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In Brief

First-Person: Black Widow Bite Sends Man to Hospital

A western black widow, <em>Latrodectus Hesperus</em>. One of the few species harmful to people in North America, a black widow often features a red hourglass shape on its underside.
A western black widow, <em>Latrodectus Hesperus</em>. One of the few species harmful to people in North America, a black widow often features a red hourglass shape on its underside. (Image credit: © AMNH\R. Mickens)

Black widow spiders are widespread and relatively common from Florida to New York, and west to Texas. Like many spiders they seldom bite people, and when they do, their bites are rarely fatal.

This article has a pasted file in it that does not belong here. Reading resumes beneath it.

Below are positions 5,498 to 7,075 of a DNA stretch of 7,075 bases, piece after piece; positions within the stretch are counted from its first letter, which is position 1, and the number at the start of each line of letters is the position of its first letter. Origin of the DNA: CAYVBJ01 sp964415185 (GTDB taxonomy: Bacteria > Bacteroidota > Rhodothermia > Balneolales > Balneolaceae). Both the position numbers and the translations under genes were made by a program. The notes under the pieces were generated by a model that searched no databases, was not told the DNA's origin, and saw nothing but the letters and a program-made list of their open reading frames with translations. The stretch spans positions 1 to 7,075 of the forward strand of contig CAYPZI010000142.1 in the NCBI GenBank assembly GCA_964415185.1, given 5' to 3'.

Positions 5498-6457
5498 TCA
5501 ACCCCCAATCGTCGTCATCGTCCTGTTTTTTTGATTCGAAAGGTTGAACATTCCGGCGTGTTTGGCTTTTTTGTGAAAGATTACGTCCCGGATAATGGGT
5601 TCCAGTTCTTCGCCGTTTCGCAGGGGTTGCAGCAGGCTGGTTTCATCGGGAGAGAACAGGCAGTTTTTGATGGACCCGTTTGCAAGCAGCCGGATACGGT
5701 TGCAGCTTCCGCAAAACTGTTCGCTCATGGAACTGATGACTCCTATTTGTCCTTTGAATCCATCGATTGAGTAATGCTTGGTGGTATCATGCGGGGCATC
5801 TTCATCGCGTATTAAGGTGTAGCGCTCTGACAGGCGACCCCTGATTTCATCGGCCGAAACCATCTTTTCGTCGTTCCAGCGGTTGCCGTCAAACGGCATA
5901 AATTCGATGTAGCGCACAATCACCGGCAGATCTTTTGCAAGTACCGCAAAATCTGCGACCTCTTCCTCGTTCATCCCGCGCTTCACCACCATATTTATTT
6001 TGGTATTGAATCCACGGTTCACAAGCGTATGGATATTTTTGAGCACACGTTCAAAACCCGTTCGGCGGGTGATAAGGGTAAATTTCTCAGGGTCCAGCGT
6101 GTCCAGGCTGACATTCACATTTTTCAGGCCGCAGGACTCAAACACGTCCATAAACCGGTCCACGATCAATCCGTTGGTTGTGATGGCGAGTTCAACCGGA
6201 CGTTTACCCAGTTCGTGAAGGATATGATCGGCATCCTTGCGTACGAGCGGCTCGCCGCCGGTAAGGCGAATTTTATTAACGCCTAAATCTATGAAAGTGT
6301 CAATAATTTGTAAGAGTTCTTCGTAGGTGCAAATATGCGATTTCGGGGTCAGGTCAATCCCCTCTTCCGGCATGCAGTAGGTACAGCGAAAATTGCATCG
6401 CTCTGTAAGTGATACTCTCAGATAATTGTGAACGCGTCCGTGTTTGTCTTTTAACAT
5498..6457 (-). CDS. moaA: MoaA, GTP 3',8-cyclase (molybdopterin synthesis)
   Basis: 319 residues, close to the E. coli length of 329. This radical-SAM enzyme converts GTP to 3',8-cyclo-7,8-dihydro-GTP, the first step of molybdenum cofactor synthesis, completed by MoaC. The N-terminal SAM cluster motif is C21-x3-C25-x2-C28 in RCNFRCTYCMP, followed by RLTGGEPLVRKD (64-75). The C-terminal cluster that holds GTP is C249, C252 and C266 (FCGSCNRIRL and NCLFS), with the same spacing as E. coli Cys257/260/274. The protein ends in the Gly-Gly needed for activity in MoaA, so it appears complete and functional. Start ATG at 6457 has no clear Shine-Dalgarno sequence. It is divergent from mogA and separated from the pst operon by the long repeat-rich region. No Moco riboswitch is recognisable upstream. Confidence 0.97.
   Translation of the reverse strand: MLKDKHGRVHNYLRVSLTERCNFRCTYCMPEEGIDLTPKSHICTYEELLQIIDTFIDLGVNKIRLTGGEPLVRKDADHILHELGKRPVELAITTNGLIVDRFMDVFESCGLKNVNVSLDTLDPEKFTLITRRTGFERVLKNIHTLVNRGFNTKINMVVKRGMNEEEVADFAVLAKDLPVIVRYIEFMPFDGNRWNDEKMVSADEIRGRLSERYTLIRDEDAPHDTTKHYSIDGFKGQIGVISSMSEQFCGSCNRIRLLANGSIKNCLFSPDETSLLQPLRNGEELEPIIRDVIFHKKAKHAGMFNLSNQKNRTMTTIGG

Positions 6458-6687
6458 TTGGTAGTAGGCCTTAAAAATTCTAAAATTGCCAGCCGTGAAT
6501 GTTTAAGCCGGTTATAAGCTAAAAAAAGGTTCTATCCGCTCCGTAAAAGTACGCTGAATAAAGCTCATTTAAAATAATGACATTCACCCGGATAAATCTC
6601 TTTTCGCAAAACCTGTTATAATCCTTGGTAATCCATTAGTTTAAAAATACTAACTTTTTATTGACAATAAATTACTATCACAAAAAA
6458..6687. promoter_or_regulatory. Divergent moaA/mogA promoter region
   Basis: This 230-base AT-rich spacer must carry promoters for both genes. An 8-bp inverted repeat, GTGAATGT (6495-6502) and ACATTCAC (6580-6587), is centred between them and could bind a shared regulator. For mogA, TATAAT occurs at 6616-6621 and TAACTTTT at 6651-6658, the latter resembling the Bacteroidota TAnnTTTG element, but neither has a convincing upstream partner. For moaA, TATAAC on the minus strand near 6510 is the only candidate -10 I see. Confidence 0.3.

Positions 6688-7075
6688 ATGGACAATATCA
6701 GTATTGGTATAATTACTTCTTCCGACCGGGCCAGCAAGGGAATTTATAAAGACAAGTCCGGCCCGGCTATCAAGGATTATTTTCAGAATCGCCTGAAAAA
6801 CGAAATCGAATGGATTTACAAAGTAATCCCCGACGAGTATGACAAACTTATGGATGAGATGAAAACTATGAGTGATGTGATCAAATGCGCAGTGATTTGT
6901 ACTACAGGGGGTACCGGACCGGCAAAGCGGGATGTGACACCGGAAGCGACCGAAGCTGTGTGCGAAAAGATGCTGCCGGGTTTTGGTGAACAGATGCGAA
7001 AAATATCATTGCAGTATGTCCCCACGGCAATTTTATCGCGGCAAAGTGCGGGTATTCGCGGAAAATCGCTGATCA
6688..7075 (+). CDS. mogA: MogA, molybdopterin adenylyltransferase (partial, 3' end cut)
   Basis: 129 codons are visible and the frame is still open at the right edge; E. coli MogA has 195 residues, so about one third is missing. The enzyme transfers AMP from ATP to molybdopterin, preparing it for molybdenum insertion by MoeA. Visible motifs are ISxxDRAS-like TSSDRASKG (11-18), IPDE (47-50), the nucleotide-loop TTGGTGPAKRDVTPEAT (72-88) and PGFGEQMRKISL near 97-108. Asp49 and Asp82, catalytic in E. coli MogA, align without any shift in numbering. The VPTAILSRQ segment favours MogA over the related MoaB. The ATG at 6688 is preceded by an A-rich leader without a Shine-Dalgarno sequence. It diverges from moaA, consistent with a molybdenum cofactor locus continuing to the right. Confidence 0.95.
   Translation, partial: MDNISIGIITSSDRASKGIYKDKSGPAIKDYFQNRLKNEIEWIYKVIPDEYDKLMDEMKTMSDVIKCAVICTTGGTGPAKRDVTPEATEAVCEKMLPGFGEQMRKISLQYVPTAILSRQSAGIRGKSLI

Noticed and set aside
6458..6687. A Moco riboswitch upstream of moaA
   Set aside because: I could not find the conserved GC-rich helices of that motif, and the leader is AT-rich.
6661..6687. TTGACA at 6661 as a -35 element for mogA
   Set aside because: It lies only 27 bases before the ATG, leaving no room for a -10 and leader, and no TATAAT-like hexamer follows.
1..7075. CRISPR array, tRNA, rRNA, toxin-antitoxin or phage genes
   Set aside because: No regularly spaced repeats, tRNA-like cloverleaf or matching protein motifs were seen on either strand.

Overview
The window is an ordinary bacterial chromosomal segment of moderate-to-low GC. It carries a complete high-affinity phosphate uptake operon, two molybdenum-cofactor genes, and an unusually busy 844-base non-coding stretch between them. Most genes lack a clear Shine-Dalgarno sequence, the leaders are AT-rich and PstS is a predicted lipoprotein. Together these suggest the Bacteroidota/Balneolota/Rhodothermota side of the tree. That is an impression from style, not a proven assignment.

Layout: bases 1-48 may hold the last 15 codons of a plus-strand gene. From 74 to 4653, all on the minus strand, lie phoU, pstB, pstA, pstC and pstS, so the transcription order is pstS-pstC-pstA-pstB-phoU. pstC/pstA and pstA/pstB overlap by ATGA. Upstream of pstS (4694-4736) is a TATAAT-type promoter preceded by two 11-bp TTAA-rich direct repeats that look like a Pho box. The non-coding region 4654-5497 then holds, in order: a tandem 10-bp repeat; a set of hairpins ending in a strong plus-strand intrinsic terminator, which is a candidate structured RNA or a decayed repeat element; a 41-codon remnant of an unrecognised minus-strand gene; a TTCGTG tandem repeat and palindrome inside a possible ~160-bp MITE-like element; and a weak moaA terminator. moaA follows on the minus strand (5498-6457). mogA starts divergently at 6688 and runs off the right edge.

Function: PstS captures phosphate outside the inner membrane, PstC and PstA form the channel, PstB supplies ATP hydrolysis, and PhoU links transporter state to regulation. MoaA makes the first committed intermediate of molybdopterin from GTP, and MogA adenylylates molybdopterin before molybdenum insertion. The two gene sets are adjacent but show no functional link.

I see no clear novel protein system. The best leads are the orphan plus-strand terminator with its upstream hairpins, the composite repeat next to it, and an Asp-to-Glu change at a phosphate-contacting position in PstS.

Occasionally, though, their bites are life threatening — and such was the case for Jackson Landers, a nature writer who was recently bitten by a black widow after putting his foot into a shoe where a black widow had taken up residence. Although he tried to tough it out, Landers eventually had to head to the emergency room, he wrote in the New York Times.

While he was there, a large group of doctors and residents gathered to observe, due to the rarity of serious bites. After his condition worsened, he received an experimental anti-venom, consisting of antibodies purified from sheep blood. The treatment did the trick, and he returned home several hours later.

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Douglas Main
Douglas Main loves the weird and wonderful world of science, digging into amazing Planet Earth discoveries and wacky animal findings (from marsupials mating themselves to death to zombie worms to tear-drinking butterflies) for Live Science. Follow Doug on Google+.